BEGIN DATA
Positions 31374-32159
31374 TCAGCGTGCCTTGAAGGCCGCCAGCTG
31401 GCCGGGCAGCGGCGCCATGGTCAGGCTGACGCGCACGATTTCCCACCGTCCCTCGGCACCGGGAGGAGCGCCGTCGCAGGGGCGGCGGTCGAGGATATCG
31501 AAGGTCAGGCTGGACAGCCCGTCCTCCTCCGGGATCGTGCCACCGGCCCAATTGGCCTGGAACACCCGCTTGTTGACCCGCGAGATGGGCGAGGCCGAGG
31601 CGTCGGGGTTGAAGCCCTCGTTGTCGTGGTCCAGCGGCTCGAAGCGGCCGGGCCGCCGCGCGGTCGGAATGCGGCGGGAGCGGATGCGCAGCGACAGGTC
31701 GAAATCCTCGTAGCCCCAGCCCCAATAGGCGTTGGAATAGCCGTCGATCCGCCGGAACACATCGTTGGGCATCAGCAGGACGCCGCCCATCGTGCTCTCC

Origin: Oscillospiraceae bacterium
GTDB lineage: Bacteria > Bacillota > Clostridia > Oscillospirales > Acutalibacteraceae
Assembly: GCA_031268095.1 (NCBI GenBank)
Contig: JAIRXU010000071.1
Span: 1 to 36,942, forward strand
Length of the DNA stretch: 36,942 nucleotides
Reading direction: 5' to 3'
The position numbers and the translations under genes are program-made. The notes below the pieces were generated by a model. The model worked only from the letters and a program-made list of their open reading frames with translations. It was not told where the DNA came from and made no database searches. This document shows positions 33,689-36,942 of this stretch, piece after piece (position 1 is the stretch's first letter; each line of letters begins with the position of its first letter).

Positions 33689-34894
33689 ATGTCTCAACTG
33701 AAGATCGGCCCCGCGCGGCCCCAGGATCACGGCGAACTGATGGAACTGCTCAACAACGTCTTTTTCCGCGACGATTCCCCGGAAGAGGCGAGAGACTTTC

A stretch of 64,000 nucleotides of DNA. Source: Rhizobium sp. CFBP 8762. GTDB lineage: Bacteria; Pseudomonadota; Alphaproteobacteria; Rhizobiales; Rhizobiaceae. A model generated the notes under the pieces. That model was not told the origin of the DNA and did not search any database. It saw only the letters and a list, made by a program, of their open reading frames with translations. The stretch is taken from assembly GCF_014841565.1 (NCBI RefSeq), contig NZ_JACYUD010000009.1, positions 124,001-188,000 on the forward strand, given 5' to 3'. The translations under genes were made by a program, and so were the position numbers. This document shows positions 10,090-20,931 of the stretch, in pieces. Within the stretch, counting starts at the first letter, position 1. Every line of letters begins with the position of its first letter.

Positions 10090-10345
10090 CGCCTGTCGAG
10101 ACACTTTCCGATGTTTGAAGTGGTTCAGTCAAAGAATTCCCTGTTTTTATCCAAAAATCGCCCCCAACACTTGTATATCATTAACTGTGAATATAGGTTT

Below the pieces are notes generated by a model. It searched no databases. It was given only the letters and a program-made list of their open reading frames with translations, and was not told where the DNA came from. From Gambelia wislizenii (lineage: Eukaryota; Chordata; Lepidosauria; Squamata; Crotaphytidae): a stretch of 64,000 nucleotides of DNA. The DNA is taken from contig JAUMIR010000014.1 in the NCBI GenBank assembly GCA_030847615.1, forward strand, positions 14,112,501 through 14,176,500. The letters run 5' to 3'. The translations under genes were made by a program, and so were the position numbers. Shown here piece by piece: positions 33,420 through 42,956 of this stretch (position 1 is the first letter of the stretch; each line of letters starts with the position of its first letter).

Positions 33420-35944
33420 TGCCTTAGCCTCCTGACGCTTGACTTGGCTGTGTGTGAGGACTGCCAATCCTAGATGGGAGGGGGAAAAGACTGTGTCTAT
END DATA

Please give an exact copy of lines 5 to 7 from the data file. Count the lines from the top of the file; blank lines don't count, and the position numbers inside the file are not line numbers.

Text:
31601 CGTCGGGGTTGAAGCCCTCGTTGTCGTGGTCCAGCGGCTCGAAGCGGCCGGGCCGCCGCGCGGTCGGAATGCGGCGGGAGCGGATGCGCAGCGACAGGTC
31701 GAAATCCTCGTAGCCCCAGCCCCAATAGGCGTTGGAATAGCCGTCGATCCGCCGGAACACATCGTTGGGCATCAGCAGGACGCCGCCCATCGTGCTCTCC

Origin: Oscillospiraceae bacterium